“There is no contradiction between being resource efficient and fostering economic growth and jobs,” Pencharz writes of his city’s growing low carbon and environmental goods and services sector.
In the last month atmospheric CO2 levels have passed the symbolic 400 parts per million mark. And in the past year a series of natural disasters — from Hurricane Sandy on the Eastern Seaboard, to Moscow’s heat wave and the floods in Bangkok, Jakarta and Buenos Aires — have brought home the need to both reduce our CO2 emissions and adapt to a changing climate and the more frequent extreme weather it will bring.
As Western economies continue to struggle, and the need for governments to reduce their budget deficits endures, policy decisions are often being driven, understandably, by short-term cost considerations. To get a return to growth, however, it is absolutely vital that the economic benefits and opportunities — both immediate and long-term — of the low carbon and environmental goods and services sector are recognized and understood by policy makers. There is no contradiction between being resource efficient and fostering economic growth and jobs. The growing low carbon and environmental goods and services market can play an important role in helping to diversify our industrial base, moving us beyond an age of austerity into an age of innovation and enterprise.
The United Kingdom has been suffering severe economic difficulties for almost half a decade. While the majority of sectors have at best remained flat or contracted, the low carbon and environmental goods and services sector has continued to grow at a healthy average rate of 5 percent a year. This sector is now worth £25.4 billion to London alone and employs 160,000 people in over 9,000 businesses, and is expected to continue to grow even faster by up to an average of 7 percent a year to 2020.
Cities play a vital role in further stimulating demand for this market by setting policy frameworks and targets that move us toward a resource efficient economy that delivers increased but sustainable prosperity for our residents. For example, the Mayor of London has set a target of reducing CO2 emissions by 60 percent, from a 1990 baseline, by 2025 and has established a series of programs in buildings retrofit, decentralized energy, and transport to help deliver these savings.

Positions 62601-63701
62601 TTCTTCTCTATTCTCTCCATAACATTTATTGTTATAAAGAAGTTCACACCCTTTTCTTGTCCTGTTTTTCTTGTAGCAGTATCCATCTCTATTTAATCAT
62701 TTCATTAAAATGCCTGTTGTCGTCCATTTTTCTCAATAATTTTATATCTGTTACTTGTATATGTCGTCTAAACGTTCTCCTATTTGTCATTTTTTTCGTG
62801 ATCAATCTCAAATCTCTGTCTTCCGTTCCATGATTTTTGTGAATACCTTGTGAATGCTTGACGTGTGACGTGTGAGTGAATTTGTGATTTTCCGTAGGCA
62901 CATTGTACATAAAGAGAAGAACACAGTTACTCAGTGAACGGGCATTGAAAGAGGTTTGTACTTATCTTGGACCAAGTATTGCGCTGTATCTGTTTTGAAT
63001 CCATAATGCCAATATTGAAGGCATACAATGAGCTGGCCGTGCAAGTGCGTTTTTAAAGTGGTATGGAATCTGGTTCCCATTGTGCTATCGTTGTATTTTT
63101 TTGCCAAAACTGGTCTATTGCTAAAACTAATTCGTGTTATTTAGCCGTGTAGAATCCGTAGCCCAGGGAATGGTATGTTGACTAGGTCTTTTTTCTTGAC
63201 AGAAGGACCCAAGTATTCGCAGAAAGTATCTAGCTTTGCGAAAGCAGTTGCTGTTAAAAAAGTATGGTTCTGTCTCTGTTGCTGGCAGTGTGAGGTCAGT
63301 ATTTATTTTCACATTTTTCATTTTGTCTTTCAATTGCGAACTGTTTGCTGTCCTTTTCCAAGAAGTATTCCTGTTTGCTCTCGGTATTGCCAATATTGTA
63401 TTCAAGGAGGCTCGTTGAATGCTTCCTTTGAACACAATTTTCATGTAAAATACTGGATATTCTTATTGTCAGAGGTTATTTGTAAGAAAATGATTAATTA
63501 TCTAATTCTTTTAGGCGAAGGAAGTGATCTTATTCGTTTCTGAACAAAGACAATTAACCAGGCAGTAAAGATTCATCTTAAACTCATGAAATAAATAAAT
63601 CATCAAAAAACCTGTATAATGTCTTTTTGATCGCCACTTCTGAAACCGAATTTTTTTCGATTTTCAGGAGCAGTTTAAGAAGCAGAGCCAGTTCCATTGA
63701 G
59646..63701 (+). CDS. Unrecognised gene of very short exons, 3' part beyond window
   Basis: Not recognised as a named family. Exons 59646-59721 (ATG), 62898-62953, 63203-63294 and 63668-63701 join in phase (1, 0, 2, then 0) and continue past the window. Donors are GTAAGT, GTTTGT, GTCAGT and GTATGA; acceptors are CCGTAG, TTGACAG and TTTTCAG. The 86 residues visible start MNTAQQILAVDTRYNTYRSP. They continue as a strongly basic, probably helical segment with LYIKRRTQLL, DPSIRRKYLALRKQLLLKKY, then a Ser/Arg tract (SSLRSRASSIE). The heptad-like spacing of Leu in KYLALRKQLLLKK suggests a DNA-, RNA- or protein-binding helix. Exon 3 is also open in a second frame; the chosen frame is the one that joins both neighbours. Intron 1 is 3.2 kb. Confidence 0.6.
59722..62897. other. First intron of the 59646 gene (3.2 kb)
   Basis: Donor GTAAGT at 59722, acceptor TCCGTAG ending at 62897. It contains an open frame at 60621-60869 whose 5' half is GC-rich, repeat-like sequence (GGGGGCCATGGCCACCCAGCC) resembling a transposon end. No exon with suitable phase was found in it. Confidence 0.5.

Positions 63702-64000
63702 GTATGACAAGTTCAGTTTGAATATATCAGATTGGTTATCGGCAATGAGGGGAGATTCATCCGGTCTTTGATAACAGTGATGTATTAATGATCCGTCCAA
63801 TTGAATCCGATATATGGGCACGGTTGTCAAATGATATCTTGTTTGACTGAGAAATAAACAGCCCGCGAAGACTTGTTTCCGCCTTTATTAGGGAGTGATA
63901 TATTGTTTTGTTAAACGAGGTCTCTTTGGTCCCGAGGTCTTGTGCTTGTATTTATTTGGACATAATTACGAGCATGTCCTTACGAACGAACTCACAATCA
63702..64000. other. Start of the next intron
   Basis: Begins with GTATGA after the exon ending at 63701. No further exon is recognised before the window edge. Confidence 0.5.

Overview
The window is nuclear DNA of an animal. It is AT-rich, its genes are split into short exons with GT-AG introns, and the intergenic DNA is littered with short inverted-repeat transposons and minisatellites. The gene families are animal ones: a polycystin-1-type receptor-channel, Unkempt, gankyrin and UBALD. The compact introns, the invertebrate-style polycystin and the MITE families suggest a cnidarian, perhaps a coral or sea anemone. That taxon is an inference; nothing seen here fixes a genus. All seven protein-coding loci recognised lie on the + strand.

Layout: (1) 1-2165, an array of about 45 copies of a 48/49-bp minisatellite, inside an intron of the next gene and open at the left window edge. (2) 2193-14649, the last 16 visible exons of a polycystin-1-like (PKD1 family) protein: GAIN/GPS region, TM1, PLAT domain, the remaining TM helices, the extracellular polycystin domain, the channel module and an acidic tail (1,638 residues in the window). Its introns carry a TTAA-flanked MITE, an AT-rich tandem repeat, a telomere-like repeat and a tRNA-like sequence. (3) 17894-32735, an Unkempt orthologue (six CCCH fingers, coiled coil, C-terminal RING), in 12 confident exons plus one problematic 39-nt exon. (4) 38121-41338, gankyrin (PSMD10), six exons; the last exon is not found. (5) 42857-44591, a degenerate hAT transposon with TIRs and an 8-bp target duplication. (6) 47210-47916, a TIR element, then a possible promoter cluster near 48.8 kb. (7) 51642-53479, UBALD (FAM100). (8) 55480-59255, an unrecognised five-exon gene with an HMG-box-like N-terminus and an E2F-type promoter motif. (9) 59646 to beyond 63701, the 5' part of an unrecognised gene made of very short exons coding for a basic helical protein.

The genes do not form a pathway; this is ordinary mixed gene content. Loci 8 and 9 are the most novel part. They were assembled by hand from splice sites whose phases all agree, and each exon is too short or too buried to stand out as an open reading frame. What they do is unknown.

The Mayor is also leading on the climate change adaptation agenda. London was the first city to publish a strategy to manage climate risks better, increase our resilience to climate change, and seize the market opportunities that become available by addressing these challenges. London is the home of some of the world’s leading architects, engineers, project managers and the best finance, insurance and reinsurance companies. We want London to become the ‘one-stop shop’ for climate services — providing a range of the skills and services that the world needs to both mitigate and adapt to climate change.
Addressing climate change is one of the most serious challenges we face. But in these challenges lie great economic opportunities. The global market in low carbon and environmental goods and services was worth around £3.5 trillion last year and is growing rapidly. The Mayor wants to ensure that London is best placed to capture as much of that as possible to create the jobs and economic growth we need to get London — and the UK — out of our current economic difficulties.